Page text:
Expenses can be one of the most confusing areas regarding VAT, so in this article we’ll look at the treatment of VAT on expenses and give you some pointers about the rules that affect it.
When VAT on expenses is simple
If it’s a legitimate expense, VAT was paid at the standard rate and you have documentation from a VAT registered business, then you can claim it back on your VAT return as an input and the correct treatment is simple and obvious. Complications can arise where one or more of these conditions met.
Is it a legitimate expense?
The question of what expenses can legitimately be claimed can’t be covered in detail here, but the basic principle is that the expenses should be incurred “wholly, exclusively and necessarily” on behalf of your business. In other words, the entire cost should be incurred only for genuine business reasons.
In particular, look out for “mixed purpose” expenses, where there was a business reason for the expense, but it also has a personal benefit. You may still be able to claim the business part of the expense, if you can separate it from the personal cost and evidence it effectively. Otherwise, it may not be claimable as a legitimate expense.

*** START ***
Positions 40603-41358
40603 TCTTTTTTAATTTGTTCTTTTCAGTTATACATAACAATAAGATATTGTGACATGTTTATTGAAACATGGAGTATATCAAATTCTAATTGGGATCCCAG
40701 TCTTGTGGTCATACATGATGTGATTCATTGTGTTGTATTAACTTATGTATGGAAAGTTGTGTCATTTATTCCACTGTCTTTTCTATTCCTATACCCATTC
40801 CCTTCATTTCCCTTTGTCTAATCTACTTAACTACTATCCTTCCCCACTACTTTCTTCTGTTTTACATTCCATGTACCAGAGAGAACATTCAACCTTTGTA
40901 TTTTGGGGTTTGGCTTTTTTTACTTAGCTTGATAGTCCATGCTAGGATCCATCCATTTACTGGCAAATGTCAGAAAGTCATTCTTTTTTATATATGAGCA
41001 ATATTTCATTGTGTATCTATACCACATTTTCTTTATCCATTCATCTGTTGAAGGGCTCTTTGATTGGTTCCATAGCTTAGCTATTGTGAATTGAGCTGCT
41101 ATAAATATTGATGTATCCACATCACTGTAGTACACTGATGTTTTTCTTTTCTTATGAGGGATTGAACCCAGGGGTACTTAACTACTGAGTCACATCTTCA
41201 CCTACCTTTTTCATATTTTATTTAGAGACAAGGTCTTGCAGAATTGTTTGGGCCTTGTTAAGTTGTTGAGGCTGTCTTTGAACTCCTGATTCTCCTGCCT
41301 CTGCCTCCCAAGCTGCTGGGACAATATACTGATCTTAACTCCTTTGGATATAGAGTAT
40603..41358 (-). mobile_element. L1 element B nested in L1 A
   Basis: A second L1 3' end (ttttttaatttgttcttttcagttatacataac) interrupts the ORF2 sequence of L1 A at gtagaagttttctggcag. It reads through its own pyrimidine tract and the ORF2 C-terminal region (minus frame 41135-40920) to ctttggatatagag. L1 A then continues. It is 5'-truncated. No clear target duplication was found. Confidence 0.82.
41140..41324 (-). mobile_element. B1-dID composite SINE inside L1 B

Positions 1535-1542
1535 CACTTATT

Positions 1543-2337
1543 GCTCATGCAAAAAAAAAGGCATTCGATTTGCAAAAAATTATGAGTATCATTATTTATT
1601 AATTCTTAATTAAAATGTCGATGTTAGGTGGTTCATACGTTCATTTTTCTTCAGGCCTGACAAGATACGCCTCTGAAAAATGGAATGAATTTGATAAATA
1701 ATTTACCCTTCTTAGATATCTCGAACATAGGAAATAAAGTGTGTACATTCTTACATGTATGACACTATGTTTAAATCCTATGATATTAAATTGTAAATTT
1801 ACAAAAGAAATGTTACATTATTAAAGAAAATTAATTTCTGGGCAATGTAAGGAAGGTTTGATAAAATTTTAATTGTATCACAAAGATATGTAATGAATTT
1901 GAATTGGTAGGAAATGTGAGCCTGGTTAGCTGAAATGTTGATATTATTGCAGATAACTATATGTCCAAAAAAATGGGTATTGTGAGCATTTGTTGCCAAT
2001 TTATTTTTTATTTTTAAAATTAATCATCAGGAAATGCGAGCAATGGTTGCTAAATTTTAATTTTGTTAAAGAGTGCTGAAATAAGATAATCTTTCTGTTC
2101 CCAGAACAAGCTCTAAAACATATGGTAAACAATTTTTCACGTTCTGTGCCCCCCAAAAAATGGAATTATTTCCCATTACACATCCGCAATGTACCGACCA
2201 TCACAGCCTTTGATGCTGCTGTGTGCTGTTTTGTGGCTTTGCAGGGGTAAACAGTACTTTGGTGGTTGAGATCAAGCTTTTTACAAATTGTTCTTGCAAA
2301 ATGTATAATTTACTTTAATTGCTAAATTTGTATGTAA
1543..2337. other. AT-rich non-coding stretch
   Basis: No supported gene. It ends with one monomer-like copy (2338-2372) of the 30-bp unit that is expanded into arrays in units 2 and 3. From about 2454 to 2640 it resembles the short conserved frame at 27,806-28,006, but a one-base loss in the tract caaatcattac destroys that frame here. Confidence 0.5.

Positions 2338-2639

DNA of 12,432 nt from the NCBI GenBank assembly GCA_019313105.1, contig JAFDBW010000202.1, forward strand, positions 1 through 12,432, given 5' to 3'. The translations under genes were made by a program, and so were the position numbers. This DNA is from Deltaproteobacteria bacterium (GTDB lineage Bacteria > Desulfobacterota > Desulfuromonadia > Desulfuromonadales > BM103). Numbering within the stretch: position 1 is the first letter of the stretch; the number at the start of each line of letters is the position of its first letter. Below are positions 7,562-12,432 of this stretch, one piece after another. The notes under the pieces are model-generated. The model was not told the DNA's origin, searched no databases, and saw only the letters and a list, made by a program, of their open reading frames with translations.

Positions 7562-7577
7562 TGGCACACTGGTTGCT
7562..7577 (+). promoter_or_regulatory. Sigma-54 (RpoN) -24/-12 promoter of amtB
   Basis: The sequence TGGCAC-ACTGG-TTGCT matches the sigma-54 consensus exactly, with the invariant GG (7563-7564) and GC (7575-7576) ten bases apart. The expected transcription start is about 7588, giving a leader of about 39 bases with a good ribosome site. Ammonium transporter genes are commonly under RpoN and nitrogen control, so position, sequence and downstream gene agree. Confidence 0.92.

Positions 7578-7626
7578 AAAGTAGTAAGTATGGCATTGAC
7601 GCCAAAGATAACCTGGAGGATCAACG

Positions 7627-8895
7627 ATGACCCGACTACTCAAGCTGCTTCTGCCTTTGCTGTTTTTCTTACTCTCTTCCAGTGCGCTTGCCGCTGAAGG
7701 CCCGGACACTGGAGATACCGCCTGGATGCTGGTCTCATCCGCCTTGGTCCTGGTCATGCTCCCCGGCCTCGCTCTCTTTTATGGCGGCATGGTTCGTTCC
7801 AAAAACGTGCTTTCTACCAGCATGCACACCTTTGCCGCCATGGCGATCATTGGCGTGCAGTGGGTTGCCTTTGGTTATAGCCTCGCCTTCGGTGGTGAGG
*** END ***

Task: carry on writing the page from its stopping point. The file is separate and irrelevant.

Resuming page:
How much VAT have you paid?
You’re only allowed to claim the VAT you actually paid, so if an item was zero rated or charged at a different rate, you can’t reclaim VAT at the standard rate on that item. Where you have a full VAT invoice this should not present a problem, but things could be more complicated if the documentation doesn’t break down the VAT paid on each item.
Do you have the necessary documentation?
When you buy an item from a VAT registered business, you should be issued with documentation. There is quite a lot of variation in the documents that might be issued, but should as a minimum show the vendor’s name, address and VAT registration number:
An invoice - this is a detailed document showing a full breakdown of the items purchased and the VAT charged on each item.
A receipt – called a “less detailed invoice” in VAT parlance. A receipt can be for up to £250 and will usually contain less information than an invoice.
A less detailed receipt – often these will come from a small business, like a taxi for example, and may be written by hand. If there is no VAT number and no evidence that VAT was charged, you simply can’t reclaim the VAT.
If the expense is legitimate, VAT was paid and you have the necessary proof, you can enter the expense on you VAT return as an input.
If you’re using the Flat Rate Scheme
If you’re registered on the Flat Rate Scheme rather than the standard VAT scheme, you wouldn’t usually claim VAT on your expenses in this way. The exception is if you purchase an asset worth more than £2,000, in which case you should ensure you keep the relevant documentation and discuss the situation with your accountant.
If you have questions or if we can help in any way, please call our expert team on 01296 46843 or email firstname.lastname@example.org .